I made my way to the far northeast corner of Aberdeenshire today scouting a specific lighthouse, my intention is to return here for a sunrise shoot when conditions are right to do so. I still took along my camera so I could make a few images but these were never intended to be anything other than informative for me at a later date.
But once I started shooting I thought the images were really quite nice so took a little time and effort to do what I could with the conditions. Obviously the light wasn't the best but the sea conditions were good and some solid waves were bouncing back off the base of the structure. I took some time to make images that captured the sea state and also some that calmed the sea state using long exposures.
The images below show one shot with a polariser at 1/640th and f/5.6 to freeze the motion of the sea. The other one shot with a polariser and a 16 stop filter at 30 sec at f5.6 to smooth out the sea. I like both and thought they make an interesting example of how you can make very different shots at the exact same location simply by changing your shutter speed.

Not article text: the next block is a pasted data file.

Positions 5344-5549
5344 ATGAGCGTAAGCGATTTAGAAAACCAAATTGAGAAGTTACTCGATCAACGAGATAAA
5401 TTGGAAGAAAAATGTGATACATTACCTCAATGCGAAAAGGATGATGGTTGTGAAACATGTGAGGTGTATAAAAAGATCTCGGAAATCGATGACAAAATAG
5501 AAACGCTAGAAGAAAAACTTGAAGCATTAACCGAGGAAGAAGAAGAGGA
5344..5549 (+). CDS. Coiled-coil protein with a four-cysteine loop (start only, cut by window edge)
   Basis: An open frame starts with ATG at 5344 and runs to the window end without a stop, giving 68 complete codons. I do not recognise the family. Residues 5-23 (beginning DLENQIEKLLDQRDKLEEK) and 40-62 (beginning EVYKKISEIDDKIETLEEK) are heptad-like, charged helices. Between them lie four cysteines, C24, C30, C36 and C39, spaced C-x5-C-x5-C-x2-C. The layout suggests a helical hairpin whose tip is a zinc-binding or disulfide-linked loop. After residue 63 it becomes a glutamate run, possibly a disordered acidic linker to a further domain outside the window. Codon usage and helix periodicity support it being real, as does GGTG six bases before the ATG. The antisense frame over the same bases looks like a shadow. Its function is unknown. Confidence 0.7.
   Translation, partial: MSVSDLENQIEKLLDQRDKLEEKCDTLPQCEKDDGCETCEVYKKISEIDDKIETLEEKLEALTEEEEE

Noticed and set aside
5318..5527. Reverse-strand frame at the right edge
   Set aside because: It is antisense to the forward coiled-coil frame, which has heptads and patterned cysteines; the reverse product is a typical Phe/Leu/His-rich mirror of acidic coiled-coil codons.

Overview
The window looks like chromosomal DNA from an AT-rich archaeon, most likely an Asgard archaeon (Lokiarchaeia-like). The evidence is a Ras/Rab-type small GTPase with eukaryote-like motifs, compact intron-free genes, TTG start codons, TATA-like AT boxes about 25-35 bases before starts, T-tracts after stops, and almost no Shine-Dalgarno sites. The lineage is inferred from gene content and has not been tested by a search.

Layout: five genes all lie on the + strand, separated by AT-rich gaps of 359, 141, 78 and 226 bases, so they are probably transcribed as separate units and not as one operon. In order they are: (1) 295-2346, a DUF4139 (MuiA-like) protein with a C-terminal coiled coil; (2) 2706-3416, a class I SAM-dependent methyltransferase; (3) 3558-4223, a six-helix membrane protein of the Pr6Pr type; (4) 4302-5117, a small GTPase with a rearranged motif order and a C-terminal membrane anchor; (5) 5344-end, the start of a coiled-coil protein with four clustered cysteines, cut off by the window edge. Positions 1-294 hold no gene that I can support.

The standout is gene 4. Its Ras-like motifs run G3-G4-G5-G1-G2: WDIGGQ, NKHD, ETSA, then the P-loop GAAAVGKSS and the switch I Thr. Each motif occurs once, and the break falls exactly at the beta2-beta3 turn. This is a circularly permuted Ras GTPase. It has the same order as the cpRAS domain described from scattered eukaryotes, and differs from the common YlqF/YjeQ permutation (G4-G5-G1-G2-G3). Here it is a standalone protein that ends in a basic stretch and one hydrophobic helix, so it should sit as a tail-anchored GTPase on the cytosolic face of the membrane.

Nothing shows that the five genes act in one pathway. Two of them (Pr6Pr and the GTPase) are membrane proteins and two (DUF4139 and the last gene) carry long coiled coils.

Rattray Head Lighthouse is on the northeast corner of Aberdeenshire and has been there since 1895, automated in 1982 it continues to warn seafarers with its 28 nautical mile beam of light cutting through the night sky. There is a beautiful beach and 17 miles of unspoiled sand dunes up to 75 feet high reaching south from the point. It is a stunning, isolated place accessed via a terrible track that is deeply rutted and potholed along most of its length, but it is still well worth the slow drive along it. It's certainly a drive I will be making again when conditions are right.
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